Carsick isn’t a straightforward On the Road clone, however. Waters impishly provides us with not only a day-by-day description of his actual hitchhike, but two novellas...
Unsurprising but perfectly competent and seamlessly of a piece with her Living History (2003). And will Hillary run? The guiding metaphor of the book is the relay race, and there’s a sense that if the torch is handed to her, well….
...he is forced to speak about himself. And he does so the same way he spoke of Sissy Hankshaw, Wiggs Dannyboy, the Woodpecker and Plucky Purcell. This works well for tales of deformed hitchhikers and outlaw bombers, but it can become grating, navel-gaze-y and not-so-humble-brag-ish when it's Tom Robbins writing about Tom Robbins
“The Good Spy” provides a fresh and grainy view of the rise of organizations like Hezbollah, and of figures like Osama bin Laden. It allows us to meet in Ames a quiet but strong personality, a man whose fundamental decency allowed him to see both sides of the Israeli-Palestinian conflict clearly.
He says that the financial rescue programs enacted in the crisis years were a success because the alternative—which no one can ever know—would have been far worse. What we do know is that, six years later, the economy is suffering through a historically weak recovery and the emergency programs haven't ended.
A nascent Dylanologist himself, Kinney writes with a certain authority about these “pilgrims” who wander happily “down the rabbit hole” in search of...
This is the James Madison we always should have known about. Thanks to Lynne Cheney’s well-researched book, it’s the James Madison we will now always know.
No one has perfect parents and no one can write a perfect book about her relationship to them. But Chast has come close.
The real pleasures of “The Noble Hustle” come in the throwaway observations. ...Mr Whitehead may not have gone home in the money, but he has a way with upstanding sentences.
It is a collage of memoir, cultural history and travelogue in which the author makes pilgrimage to ever more distant seas to swim with whales and dolphins. These encounters yield some of the most vivid writing in the book...
It turns out that “Love, Nina” is indeed charming, but only in the best ways. It’s observant, funny, terse, at times a bit rude. It affords a glimpse into a rarefied London social and literary milieu. It’s an “Upstairs, Downstairs” or “Downton Abbey” of sorts...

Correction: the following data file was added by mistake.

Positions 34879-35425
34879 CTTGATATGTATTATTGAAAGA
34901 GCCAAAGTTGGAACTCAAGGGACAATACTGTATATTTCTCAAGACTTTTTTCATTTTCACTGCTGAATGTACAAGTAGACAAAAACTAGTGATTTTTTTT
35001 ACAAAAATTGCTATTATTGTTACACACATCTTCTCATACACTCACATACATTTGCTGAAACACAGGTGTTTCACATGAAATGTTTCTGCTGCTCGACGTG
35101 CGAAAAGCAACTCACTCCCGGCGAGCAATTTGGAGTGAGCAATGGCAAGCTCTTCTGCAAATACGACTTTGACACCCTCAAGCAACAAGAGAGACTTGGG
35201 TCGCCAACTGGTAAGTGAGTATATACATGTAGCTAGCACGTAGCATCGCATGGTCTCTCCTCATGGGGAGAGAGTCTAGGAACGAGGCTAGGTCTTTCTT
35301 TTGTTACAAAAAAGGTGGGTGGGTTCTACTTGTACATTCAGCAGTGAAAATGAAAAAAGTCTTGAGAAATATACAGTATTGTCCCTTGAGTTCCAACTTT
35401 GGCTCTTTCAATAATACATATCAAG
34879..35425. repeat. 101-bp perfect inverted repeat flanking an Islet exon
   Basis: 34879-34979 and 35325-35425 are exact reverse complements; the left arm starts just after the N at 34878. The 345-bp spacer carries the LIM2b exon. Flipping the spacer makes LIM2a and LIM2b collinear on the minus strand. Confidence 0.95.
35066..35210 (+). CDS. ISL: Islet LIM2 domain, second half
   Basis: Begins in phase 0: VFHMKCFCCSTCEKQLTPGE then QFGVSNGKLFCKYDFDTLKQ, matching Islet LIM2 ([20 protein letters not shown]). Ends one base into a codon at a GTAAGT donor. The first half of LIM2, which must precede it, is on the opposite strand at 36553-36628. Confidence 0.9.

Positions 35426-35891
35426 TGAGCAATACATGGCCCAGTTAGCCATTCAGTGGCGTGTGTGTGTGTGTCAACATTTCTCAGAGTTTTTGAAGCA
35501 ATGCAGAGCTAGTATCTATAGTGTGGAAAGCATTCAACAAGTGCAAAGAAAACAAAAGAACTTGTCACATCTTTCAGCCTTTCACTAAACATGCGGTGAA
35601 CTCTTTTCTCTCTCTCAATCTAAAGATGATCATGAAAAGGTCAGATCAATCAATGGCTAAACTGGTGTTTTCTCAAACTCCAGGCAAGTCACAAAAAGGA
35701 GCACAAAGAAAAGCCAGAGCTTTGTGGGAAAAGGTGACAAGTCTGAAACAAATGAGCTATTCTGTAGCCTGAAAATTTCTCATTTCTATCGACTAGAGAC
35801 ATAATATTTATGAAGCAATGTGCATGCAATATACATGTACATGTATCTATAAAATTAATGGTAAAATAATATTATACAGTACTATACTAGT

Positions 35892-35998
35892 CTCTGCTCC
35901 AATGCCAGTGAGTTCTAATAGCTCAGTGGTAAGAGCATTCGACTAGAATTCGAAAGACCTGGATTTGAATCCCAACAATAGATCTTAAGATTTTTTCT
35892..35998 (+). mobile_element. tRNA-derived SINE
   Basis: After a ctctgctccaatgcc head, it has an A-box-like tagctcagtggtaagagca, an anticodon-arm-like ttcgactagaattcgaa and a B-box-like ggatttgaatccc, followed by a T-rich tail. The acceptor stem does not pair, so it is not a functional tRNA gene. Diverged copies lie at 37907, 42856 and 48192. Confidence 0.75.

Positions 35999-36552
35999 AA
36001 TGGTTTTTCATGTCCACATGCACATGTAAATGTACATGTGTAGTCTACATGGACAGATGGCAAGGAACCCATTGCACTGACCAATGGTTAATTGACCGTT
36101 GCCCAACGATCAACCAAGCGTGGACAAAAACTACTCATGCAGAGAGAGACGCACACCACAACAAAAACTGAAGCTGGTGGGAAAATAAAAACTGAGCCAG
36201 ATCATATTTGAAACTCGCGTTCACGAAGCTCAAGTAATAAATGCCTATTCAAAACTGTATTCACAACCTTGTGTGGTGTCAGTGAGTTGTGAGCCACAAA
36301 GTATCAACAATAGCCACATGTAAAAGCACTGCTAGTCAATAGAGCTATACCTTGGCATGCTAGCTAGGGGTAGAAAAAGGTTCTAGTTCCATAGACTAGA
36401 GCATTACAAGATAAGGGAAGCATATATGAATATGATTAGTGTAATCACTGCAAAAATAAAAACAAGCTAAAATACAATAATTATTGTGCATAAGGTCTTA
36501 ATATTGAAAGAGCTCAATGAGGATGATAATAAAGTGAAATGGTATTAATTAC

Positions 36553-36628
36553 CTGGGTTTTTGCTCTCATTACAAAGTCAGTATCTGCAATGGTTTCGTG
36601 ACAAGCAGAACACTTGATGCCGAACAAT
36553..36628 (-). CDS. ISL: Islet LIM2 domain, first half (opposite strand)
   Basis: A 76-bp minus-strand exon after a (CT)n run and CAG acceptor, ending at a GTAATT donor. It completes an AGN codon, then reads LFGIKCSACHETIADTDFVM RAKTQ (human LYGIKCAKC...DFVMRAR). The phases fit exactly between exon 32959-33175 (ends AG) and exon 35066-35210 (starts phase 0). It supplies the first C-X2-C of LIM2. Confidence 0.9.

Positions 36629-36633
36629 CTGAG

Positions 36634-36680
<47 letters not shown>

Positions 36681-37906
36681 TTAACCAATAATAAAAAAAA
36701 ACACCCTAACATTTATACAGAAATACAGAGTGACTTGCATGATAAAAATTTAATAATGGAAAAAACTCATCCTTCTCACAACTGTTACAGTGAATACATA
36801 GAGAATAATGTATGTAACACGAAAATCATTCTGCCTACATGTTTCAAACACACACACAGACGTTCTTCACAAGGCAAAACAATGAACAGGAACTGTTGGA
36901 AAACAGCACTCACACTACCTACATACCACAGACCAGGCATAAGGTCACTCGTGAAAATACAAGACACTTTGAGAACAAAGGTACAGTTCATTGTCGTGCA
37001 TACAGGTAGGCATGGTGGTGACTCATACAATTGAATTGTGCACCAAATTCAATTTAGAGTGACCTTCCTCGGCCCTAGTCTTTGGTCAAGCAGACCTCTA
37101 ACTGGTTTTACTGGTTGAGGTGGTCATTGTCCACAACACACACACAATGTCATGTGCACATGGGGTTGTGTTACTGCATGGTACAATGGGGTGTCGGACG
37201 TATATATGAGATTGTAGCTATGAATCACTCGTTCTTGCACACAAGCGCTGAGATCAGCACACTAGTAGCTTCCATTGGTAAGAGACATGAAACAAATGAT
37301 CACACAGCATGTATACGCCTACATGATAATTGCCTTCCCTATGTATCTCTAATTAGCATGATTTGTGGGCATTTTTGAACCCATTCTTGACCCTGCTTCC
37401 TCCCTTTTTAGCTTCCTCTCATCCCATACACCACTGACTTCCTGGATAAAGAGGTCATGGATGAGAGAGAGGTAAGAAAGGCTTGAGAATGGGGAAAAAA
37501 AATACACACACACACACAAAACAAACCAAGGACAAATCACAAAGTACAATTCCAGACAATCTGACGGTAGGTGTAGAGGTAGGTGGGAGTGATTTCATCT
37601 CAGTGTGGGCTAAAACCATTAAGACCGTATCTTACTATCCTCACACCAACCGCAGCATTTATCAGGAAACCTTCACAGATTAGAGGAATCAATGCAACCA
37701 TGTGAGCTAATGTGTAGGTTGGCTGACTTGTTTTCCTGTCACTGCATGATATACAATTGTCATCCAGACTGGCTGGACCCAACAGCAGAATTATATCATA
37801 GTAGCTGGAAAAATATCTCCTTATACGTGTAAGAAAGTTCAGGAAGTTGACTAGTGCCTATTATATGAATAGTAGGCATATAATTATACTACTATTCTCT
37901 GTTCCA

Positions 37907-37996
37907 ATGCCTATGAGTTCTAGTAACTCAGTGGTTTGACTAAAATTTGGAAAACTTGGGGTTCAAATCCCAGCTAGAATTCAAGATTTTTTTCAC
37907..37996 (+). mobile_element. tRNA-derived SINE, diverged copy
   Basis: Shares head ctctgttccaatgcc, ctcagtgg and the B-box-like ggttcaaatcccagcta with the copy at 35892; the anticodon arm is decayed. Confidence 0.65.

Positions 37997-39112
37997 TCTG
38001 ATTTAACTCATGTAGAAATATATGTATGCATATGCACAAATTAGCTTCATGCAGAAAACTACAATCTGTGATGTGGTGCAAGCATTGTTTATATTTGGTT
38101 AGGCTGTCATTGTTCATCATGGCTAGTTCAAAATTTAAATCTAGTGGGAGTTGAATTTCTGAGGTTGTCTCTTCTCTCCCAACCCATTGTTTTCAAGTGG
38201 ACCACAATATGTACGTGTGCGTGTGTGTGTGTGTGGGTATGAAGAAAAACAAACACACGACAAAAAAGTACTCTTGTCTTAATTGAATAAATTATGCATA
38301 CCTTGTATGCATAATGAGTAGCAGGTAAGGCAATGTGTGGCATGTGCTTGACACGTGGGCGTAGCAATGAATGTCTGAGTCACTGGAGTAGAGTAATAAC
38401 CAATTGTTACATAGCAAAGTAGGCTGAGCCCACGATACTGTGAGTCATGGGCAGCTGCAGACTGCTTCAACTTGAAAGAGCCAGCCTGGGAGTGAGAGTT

Few Mormons and “Gentiles” get off lightly here, and Beam makes a strong case that they shouldn’t. That may not endear the book to all readers, whatever their beliefs, but it reveals how the fight over Mormonism, one built both on its distinctive claims and its enemies’ intolerance, extends into our day.
The book is a potent mix of memoir and policy that makes politics seem like a necessary evil, and yet it’s impossible to read Warren’s story without thinking about her meteoric rise in the Democratic Part...But it’s the intimate moments in “A Fighting Chance” that make up its less wonky and infinitely more readable parts.
War, sex, friendship, betrayal, celebrity, rivalry, jealousy, idealism, foolishness and foppery—all this and more gather in the lobby of Madrid’s Hotel Florida.
In a book of this scope, the narrative is inevitably top-heavy in spots, and the plot wears thin toward the end, but this is storytelling at its most seductive, a brash historical adventure.
Gandhi Before India is a work of vivid social history as well as biography. It largely follows the authorised, conservative version of Gandhi: when there is a doubt, he is given its benefit.
This is a generous tribute to an amusing and brilliant man but, ultimately, there just isn’t much incident. Not all great writers merit a big biography.
In the case of "Creativity, Inc.," by Ed Catmull, one of the founders of Pixar Animation, readers will want to take a big bite. Yes, there are clichés here...But the book also offers up a fascinating story about how some very smart people built something that profoundly changed the animation business and, along the way, popular culture.
A powerful, honest account of a lifelong attempt to understand that will please neither theists nor atheists.
Lowe's second effort is an interesting insider's perspective on what works in Hollywood and what seems to be irredeemably broken and his advice on life and relationships is well-conceived and intelligent.